Algeria, while less well-endowed with funds, began to put up a stiff and mostly successful resistance to Saudi attempts to control the Moslems of France. With a population of over 800.000 Algerians living on the other side of the Mediterranean, Algeria could not remain passive. Its network of consulates and its grass-root control of the workers through the Amicale des Algériens en France were powerful tools. Gilles Kepel tells in details how Algiers’ policy unfolded. First, the Algerian government succeeded in taking over the Grand Mosque in Paris which had been an object of dispute between various Arab states. Then, after President Chadli Benjedid succeeded to power in 1979, Algeria started a policy of reconciliation with the harkis. These militias, who fought during the Algerian war of liberation alongside the French army against the NLF had been considered for many years as traitors and prevented, in exile even, from visiting Algeria. Kepel claims that through its control of the Grand Mosque in Paris and its reconciliation with the harkis, Algiers could discreetly encourage Algerians living in France to become French citizens while keeping their islamic identity.

Saudi Arabia and Algeria were not (and are not) the only Middle East and North African states with a keen interest in the fate of the Moslems of France: Libya, Morocco (with as many as 450.000 citizens living in France) and Iran among others have been trying to involve themselves directly in the affairs of the Moslems living in France, on the side of Saudi Algeria or Algeria, or in their own interest.

But Gilles Kepel’s conclusion is that a decisive chapter is now beginning with the rise of a new force -- the Moslem citizens of France. Unlike the Moslems temporarily residing in France, these French Moslems have all the political rights of French citizens. Between the harkis, the French converted, and the French citizens born from North African or Turkish parents, they number altogether a little less than a million. But they could constitute an effective bridge between the mass of the foreign Moslems living in France and a French society which may have to reconsider its definition of nationality.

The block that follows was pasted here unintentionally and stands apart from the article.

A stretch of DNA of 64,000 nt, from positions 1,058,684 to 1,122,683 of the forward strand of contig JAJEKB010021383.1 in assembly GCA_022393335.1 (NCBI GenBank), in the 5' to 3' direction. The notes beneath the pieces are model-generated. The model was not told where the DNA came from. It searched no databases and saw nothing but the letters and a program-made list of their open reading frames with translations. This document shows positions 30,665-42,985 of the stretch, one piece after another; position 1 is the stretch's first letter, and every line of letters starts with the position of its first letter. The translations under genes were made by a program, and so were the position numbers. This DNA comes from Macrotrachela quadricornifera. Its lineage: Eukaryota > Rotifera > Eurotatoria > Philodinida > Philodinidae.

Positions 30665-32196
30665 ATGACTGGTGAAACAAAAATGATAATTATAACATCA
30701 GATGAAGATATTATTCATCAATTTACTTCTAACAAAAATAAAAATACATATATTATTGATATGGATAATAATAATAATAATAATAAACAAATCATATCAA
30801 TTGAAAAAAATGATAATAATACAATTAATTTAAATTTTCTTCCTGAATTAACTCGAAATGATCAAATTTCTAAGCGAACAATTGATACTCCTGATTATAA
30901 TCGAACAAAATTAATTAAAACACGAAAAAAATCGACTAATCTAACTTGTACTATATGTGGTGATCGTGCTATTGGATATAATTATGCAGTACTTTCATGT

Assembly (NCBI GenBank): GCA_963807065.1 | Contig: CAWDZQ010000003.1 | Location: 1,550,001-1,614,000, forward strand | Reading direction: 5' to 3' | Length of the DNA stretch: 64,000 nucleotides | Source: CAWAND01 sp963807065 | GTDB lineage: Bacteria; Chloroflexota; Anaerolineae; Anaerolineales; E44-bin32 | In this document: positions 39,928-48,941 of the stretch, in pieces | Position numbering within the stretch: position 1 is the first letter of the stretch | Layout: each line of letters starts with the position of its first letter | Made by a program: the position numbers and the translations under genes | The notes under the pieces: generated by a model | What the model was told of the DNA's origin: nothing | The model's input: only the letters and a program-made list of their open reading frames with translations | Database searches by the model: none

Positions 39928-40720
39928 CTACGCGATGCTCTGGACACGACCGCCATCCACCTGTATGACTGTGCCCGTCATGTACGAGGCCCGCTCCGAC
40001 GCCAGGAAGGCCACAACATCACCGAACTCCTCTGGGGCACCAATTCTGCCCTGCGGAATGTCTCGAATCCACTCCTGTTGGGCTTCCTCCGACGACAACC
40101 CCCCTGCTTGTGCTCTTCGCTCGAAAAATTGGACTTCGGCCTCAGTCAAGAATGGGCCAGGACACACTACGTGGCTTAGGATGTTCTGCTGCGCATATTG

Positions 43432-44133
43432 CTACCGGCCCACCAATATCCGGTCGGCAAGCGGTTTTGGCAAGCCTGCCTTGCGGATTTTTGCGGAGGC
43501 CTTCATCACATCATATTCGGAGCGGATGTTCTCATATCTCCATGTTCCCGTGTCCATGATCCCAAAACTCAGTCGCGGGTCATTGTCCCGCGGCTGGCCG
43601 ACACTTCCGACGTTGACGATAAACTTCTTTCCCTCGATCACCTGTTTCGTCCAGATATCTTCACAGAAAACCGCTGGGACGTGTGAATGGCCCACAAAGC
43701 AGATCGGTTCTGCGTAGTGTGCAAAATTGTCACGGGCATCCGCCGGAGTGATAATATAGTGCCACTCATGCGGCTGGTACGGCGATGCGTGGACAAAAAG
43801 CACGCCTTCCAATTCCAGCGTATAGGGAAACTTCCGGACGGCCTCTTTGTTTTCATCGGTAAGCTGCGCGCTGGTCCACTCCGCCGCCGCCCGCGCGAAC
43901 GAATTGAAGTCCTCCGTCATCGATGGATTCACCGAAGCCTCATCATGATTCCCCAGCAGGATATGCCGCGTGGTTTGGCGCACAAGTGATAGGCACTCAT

Written by an Arabic-speaking scholar, Les Banlieues de L’Islam (“The Suburbs of Islam”) is written in such a way as to be interesting reading both for the layman and for the student, the journalist or the politician. It includes fascinating documents, such as a first hand transcription of some of the khotbas (lectures) pronounced in different mosques of Paris. It includes a great deal of original material, statistics and interviews. Although it fails -- probably deliberately -- to describe certain “subversive” Islmic forces at work in France, Gilles Kepel’s book is the most comprehensive and objective study published so far on a very sensitive subject.

(The Middle East magazine, January 1988)